Gluten allergy sufferers may have an advantage over the rest of the population.
According to the book The Gluten Connection the shift in diet when our ancestors switched from hunter-gatherer to farmer did not have a positive effect on our health, even as it boosted the population.
In a 2004 paper by O’Keef and Cordain, the effects of a grain-based diet on the population include:
- Reduced stature
- Increased cases of osteoporosis, rickets and other diseases caused by vitamin and mineral deficiencies.
- Increased childhood mortality
- More cases of obesity and diabetes
- Shorter life spans
That should really give you something to think about. Our modern life is not nearly as healthy as we might think.
It is also interesting to note that hunter-gatherers spent far less time feeding themselves per day (a few hours) than the farmers that succeeded them (pretty much all daylight hours).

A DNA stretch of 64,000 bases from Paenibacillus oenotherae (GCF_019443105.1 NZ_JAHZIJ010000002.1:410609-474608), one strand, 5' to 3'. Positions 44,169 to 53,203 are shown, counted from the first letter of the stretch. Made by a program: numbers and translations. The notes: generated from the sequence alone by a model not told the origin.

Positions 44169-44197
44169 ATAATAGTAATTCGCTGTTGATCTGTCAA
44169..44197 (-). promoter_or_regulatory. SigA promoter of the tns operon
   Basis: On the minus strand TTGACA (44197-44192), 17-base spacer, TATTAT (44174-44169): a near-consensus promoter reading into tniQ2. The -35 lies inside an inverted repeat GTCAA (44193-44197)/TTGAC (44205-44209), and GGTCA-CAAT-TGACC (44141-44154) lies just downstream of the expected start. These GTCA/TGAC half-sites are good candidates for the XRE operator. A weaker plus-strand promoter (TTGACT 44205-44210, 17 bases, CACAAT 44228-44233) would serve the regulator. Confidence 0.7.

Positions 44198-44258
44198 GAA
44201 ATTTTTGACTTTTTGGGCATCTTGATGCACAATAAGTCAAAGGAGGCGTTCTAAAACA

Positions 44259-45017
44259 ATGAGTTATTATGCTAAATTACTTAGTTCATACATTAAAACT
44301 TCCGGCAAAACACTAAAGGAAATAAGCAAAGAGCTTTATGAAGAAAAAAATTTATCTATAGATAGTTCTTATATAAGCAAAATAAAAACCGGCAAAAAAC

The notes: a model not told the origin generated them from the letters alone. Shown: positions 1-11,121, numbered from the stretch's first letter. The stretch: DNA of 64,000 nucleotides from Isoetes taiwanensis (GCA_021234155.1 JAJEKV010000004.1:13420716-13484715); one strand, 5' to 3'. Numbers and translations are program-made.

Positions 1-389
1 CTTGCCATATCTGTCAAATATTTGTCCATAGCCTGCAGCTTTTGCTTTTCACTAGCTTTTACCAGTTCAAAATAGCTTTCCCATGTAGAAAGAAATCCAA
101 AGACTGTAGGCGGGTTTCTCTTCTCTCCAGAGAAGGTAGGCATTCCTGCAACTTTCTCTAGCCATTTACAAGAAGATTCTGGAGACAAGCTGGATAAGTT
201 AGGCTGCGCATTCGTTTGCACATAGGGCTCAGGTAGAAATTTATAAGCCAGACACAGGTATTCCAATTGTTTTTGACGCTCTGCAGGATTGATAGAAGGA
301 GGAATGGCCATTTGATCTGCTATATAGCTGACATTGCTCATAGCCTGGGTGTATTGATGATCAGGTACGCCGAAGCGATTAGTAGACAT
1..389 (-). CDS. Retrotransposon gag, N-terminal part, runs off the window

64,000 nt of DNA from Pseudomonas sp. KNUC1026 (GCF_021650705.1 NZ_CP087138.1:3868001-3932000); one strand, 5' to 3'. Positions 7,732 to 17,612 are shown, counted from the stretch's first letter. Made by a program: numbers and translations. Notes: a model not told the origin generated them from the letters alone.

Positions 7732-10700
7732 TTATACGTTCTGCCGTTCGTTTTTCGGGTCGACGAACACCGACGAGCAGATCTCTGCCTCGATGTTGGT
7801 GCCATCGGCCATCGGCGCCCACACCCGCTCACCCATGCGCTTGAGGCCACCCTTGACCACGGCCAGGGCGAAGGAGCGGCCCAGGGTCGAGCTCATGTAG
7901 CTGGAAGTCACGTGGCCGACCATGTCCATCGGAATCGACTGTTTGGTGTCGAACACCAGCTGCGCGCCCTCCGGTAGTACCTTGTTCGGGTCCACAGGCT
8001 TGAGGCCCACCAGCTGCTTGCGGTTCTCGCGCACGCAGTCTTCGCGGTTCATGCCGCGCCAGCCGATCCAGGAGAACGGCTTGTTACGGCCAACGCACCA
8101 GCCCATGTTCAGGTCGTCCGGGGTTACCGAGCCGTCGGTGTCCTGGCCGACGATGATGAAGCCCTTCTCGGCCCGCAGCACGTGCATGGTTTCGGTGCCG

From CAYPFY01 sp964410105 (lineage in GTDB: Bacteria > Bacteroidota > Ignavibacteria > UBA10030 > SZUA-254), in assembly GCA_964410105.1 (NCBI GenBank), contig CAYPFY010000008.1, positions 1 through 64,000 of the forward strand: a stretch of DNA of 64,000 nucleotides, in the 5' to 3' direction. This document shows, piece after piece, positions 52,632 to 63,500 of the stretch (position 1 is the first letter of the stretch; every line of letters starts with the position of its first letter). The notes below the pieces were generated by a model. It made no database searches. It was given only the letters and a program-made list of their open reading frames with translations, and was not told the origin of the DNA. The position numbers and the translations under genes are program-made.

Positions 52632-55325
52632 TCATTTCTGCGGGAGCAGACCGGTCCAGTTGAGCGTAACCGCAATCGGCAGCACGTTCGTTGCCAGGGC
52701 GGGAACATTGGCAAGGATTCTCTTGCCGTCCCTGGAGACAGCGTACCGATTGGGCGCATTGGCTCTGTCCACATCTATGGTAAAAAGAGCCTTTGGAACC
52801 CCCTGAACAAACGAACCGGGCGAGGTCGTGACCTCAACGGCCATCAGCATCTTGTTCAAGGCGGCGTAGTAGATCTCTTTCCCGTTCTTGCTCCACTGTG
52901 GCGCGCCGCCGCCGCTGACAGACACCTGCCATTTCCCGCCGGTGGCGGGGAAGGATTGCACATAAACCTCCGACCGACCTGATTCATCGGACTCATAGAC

Corn is not necessarily all that much better. There is a relatively high incidence of corn allergies, and it is certainly responsible for its fair share of obesity and diabetes.
So what is the answer to this dietary problem?
Completely avoiding grains is difficult and probably not practical, but you can do a lot to reduce your grain intake.
Depending on your blood type, meat and fish may be the most appropriate source of protein. For others, vegetarian-based protein such as beans and pulses are preferable.
Maintaining a constant source of fresh fruit in your diet is also important.
When you do consume grain products, avoid processed foods completely. Whole grains are better than processed grains such as flour.